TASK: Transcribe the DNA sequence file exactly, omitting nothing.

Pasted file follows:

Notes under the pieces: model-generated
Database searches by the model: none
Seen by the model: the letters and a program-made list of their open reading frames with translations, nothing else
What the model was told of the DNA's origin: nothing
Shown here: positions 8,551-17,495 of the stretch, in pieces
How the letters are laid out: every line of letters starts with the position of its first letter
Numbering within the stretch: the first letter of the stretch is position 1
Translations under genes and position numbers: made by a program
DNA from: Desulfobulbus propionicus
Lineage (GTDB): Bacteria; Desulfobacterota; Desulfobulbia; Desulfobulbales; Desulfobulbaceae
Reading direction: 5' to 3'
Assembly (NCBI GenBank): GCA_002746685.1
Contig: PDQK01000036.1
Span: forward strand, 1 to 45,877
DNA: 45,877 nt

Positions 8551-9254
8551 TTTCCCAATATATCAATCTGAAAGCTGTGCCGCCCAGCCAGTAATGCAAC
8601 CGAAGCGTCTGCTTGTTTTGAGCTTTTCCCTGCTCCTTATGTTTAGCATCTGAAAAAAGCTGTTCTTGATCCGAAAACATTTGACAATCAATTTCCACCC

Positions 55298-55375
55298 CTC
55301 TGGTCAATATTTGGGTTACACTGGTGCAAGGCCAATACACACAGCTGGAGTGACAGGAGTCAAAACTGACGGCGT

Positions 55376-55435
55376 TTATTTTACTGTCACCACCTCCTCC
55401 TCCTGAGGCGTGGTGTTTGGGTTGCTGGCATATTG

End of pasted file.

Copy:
Notes under the pieces: model-generated
Database searches by the model: none
Seen by the model: the letters and a program-made list of their open reading frames with translations, nothing else
What the model was told of the DNA's origin: nothing
Shown here: positions 8,551-17,495 of the stretch, in pieces
How the letters are laid out: every line of letters starts with the position of its first letter
Numbering within the stretch: the first letter of the stretch is position 1
Translations under genes and position numbers: made by a program
DNA from: Desulfobulbus propionicus
Lineage (GTDB): Bacteria; Desulfobacterota; Desulfobulbia; Desulfobulbales; Desulfobulbaceae
Reading direction: 5' to 3'
Assembly (NCBI GenBank): GCA_002746685.1
Contig: PDQK01000036.1
Span: forward strand, 1 to 45,877
DNA: 45,877 nt

Positions 8551-9254
8551 TTTCCCAATATATCAATCTGAAAGCTGTGCCGCCCAGCCAGTAATGCAAC
8601 CGAAGCGTCTGCTTGTTTTGAGCTTTTCCCTGCTCCTTATGTTTAGCATCTGAAAAAAGCTGTTCTTGATCCGAAAACATTTGACAATCAATTTCCACCC

Positions 55298-55375
55298 CTC
55301 TGGTCAATATTTGGGTTACACTGGTGCAAGGCCAATACACACAGCTGGAGTGACAGGAGTCAAAACTGACGGCGT

Positions 55376-55435
55376 TTATTTTACTGTCACCACCTCCTCC
55401 TCCTGAGGCGTGGTGTTTGGGTTGCTGGCATATTG